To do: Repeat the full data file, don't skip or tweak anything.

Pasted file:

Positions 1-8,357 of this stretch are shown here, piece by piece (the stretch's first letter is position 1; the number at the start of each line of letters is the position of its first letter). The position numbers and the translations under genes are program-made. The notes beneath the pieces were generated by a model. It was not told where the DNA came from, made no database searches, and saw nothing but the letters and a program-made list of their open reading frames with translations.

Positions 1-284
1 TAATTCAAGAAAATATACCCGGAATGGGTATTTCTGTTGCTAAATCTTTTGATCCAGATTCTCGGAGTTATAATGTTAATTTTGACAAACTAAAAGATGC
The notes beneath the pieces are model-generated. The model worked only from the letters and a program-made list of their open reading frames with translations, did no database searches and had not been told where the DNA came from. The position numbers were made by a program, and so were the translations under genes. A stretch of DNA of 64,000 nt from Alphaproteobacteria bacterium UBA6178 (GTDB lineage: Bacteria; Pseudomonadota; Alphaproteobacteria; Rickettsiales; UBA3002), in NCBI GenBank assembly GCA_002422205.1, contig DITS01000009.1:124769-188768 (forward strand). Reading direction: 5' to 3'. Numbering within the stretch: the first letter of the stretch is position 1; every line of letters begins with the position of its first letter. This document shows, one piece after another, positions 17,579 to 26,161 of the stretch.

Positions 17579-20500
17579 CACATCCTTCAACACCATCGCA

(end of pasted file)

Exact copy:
Positions 1-8,357 of this stretch are shown here, piece by piece (the stretch's first letter is position 1; the number at the start of each line of letters is the position of its first letter). The position numbers and the translations under genes are program-made. The notes beneath the pieces were generated by a model. It was not told where the DNA came from, made no database searches, and saw nothing but the letters and a program-made list of their open reading frames with translations.

Positions 1-284
1 TAATTCAAGAAAATATACCCGGAATGGGTATTTCTGTTGCTAAATCTTTTGATCCAGATTCTCGGAGTTATAATGTTAATTTTGACAAACTAAAAGATGC
The notes beneath the pieces are model-generated. The model worked only from the letters and a program-made list of their open reading frames with translations, did no database searches and had not been told where the DNA came from. The position numbers were made by a program, and so were the translations under genes. A stretch of DNA of 64,000 nt from Alphaproteobacteria bacterium UBA6178 (GTDB lineage: Bacteria; Pseudomonadota; Alphaproteobacteria; Rickettsiales; UBA3002), in NCBI GenBank assembly GCA_002422205.1, contig DITS01000009.1:124769-188768 (forward strand). Reading direction: 5' to 3'. Numbering within the stretch: the first letter of the stretch is position 1; every line of letters begins with the position of its first letter. This document shows, one piece after another, positions 17,579 to 26,161 of the stretch.

Positions 17579-20500
17579 CACATCCTTCAACACCATCGCA